AUDIE CORNISH, HOST:
We begin this hour in Ukraine, where officials are raising alarm over what they describe as a large-scale military offensive from Russia. More than 94,000 Russian troops are gathering near the Ukrainian border. U.S. intelligence warns this could be preparation for a Russian attack on Ukraine. Joining us now is Hanna Shelest, the director of security programs at the nongovernmental think tank known as Ukrainian Prism.
Welcome to the program.
HANNA SHELEST: Good evening.
CORNISH: You’re speaking to me from Odessa. Can you describe what the atmosphere is like?
SHELEST: You know, in Ukraine, the atmosphere looks much calmer than probably from outside, especially from transatlantic. One of the reasons is that within these seven years of the conflict, we used to live with the constant threat from the Russian Federation. That’s why it is much less panic and quite a sober analysis of the situation. But definitely, it’s not the close eyes about what is happening around the borders because this time we have one of the most significant concentration of the forces since 2015.
CORNISH: Russia has dismissed the idea that it would attack Ukraine. And Russian officials have told reporters that this isn’t an escalation, that they had the right to move their troops through their territory. What’s the read in Ukraine of what’s going on?
SHELEST: The problem is that we are currently seeing a lot of forces in the areas where it’s not traditional for them in terms of exercises, for example, or we see very heavy weapons plus additional supplies, like the military hospitals, for example, deployment. We also see it at the whole perimeter, including the northern border of Ukraine, what previously was not the case. We usually saw them at the eastern borders and in the Black Sea. But at the same time, what makes us a little bit less nervous that it is a regular tactic of Moscow. Each time they’re expecting high-level negotiations, for example, with Washington, or with Brussels, or when they are ready for the Normandy Four negotiations about the conflict, they are raising the stakes. They are bringing more forces, as showing the muscles, what they can to make the pressure and to gain the maybe more beneficial, as they think, negotiable opposition.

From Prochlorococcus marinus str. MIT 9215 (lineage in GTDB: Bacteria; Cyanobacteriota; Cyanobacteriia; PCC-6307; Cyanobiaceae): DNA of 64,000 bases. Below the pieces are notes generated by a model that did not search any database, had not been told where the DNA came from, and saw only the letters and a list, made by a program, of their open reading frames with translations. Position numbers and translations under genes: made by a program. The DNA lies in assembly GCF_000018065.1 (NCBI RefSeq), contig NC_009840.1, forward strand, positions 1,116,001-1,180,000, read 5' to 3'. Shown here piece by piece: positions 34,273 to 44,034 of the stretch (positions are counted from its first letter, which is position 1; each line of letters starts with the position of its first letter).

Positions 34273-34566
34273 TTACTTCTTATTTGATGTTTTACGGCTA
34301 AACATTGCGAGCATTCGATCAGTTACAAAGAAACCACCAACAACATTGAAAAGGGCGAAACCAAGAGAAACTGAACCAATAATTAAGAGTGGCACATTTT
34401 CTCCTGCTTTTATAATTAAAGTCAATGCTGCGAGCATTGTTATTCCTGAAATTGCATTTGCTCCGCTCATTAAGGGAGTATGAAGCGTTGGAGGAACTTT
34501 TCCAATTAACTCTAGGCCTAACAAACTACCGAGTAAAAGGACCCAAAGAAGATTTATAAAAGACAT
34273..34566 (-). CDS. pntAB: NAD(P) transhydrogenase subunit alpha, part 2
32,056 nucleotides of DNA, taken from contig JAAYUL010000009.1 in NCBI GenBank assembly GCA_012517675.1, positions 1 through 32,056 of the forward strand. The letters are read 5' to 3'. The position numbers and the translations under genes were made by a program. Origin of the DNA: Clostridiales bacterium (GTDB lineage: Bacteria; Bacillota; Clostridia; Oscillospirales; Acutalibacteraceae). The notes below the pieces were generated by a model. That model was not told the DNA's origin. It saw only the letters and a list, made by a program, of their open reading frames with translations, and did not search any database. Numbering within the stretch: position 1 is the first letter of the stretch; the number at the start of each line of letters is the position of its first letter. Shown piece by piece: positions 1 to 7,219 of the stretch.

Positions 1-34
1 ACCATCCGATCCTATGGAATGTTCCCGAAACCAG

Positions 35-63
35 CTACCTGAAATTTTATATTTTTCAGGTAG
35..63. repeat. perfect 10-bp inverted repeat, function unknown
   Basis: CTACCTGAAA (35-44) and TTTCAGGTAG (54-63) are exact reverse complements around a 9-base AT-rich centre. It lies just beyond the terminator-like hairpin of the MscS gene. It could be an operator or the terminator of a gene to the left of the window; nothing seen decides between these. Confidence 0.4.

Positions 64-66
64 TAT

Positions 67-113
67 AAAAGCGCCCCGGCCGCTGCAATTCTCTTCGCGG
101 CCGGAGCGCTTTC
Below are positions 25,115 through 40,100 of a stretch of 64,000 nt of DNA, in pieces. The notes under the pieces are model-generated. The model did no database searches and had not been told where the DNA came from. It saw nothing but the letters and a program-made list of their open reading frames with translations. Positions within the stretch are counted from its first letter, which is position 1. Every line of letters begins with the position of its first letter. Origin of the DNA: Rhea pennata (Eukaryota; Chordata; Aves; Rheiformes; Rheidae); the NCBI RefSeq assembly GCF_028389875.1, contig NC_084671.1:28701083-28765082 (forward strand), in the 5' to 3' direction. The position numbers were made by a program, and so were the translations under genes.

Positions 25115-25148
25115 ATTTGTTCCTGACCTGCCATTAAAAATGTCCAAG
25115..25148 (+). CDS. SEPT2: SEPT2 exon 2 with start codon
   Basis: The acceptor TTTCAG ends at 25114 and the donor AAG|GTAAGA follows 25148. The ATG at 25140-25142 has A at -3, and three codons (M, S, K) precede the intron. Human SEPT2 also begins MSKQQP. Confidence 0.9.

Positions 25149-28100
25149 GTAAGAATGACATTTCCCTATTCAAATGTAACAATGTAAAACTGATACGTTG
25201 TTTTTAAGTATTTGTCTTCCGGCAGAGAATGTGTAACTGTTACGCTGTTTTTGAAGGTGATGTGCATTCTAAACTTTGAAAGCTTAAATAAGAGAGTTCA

CORNISH: Give us some context here. How different is it politically, and maybe even militarily, for Ukraine now compared to 2014? That’s when the Russian military annexed Crimea.
SHELEST: The situation is tremendously different. First of all, if we speak from the Ukrainian point of view, we now have the armed forces. In 2014, they’d been almost destroyed due to the corruption, mismanagement and many other reasons. At that time, it was Ukrainian citizens who supported, predominantly, the armed forces. But now we can speak about really powerful armed forces that are still reforming but that has quite good equipment, that has the military experience and that know the adversary and their skills, with the best training from the U.S., Canada and the United Kingdom. So now it is definitely not the victim against the adversary. It is already the forces that can oppose and be resilient.
CORNISH: President Joe Biden and Vladimir Putin are set to talk tomorrow via video conference. What do Ukrainians expect from the Biden administration in these talks? Are there concerns that kind of a – grand dealmaking over Ukraine’s future?
SHELEST: On the one hand, we are expecting that that phrase that President Biden just said – that nobody would tell him about the red lines – that he would confirm it, that definitely, the Russian Federation will not be able to dictate to the United States about the NATO enlargement or the future security arrangements of the partner countries. What we are afraid a little bit that within the U.S. administration there are two camps – one that are really supporting Ukraine and others that think that because Chinese threat is so serious, and they are afraid of the Chinese-Russian union, that it is possible to agree on something with the Russian Federation and to – I can’t say betray, but let’s say, to put Ukraine at the second stage. That would be a huge mistake because, first of all, China is not caring that much about Russia, so this unity would never happen so serious. The second is that if you would allow Russia to prolong the conflict just in the middle of Europe, you will have much bigger problems in the next six months than if Moscow and China would have some kind of the dialogue.
CORNISH: Is there real faith that the U.S. will represent the interests of Ukraine in these conversations?
SHELEST: I hope that, first of all, the U.S. will understand that it is not just about Ukraine, but it is already about their own securities and how it touches a lot of other capitals with the interference in elections, with the cyberattacks, with the provocation against their ships and military. For us, we hope that the administration of President Biden will talk, understanding that they are not protecting Ukraine; they are protecting the future of their own security.
CORNISH: That’s Hanna Shelest, the director of security programs at the foreign policy council, Ukrainian Prism.
SHELEST: Thank you for invitation.
NPR transcripts are created on a rush deadline by Verb8tm, Inc., an NPR contractor, and produced using a proprietary transcription process developed with NPR. This text may not be in its final form and may be updated or revised in the future. Accuracy and availability may vary. The authoritative record of NPR’s programming is the audio record.